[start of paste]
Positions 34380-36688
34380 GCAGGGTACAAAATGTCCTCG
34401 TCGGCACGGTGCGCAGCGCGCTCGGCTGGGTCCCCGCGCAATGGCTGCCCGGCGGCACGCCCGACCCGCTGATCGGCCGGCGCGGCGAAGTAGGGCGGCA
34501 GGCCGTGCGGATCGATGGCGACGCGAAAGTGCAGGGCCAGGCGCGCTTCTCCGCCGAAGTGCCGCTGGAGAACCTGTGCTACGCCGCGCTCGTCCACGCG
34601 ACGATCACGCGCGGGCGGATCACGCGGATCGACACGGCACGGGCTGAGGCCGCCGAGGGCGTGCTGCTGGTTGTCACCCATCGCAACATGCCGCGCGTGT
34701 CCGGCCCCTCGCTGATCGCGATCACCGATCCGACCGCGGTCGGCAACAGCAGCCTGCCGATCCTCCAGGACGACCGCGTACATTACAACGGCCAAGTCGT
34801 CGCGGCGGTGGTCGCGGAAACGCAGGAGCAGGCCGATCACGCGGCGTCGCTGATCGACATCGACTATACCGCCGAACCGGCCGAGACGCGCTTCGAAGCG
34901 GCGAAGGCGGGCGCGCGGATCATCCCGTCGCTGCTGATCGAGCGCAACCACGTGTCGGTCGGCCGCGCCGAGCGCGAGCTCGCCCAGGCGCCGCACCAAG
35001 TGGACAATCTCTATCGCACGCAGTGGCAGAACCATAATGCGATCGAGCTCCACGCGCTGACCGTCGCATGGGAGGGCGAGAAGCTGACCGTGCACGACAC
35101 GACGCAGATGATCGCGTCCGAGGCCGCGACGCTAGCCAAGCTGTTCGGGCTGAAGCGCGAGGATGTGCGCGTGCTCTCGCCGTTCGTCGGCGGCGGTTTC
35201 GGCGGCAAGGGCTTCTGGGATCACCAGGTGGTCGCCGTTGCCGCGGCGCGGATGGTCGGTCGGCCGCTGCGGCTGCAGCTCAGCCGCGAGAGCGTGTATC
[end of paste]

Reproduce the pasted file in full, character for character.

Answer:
Positions 34380-36688
34380 GCAGGGTACAAAATGTCCTCG
34401 TCGGCACGGTGCGCAGCGCGCTCGGCTGGGTCCCCGCGCAATGGCTGCCCGGCGGCACGCCCGACCCGCTGATCGGCCGGCGCGGCGAAGTAGGGCGGCA
34501 GGCCGTGCGGATCGATGGCGACGCGAAAGTGCAGGGCCAGGCGCGCTTCTCCGCCGAAGTGCCGCTGGAGAACCTGTGCTACGCCGCGCTCGTCCACGCG
34601 ACGATCACGCGCGGGCGGATCACGCGGATCGACACGGCACGGGCTGAGGCCGCCGAGGGCGTGCTGCTGGTTGTCACCCATCGCAACATGCCGCGCGTGT
34701 CCGGCCCCTCGCTGATCGCGATCACCGATCCGACCGCGGTCGGCAACAGCAGCCTGCCGATCCTCCAGGACGACCGCGTACATTACAACGGCCAAGTCGT
34801 CGCGGCGGTGGTCGCGGAAACGCAGGAGCAGGCCGATCACGCGGCGTCGCTGATCGACATCGACTATACCGCCGAACCGGCCGAGACGCGCTTCGAAGCG
34901 GCGAAGGCGGGCGCGCGGATCATCCCGTCGCTGCTGATCGAGCGCAACCACGTGTCGGTCGGCCGCGCCGAGCGCGAGCTCGCCCAGGCGCCGCACCAAG
35001 TGGACAATCTCTATCGCACGCAGTGGCAGAACCATAATGCGATCGAGCTCCACGCGCTGACCGTCGCATGGGAGGGCGAGAAGCTGACCGTGCACGACAC
35101 GACGCAGATGATCGCGTCCGAGGCCGCGACGCTAGCCAAGCTGTTCGGGCTGAAGCGCGAGGATGTGCGCGTGCTCTCGCCGTTCGTCGGCGGCGGTTTC
35201 GGCGGCAAGGGCTTCTGGGATCACCAGGTGGTCGCCGTTGCCGCGGCGCGGATGGTCGGTCGGCCGCTGCGGCTGCAGCTCAGCCGCGAGAGCGTGTATC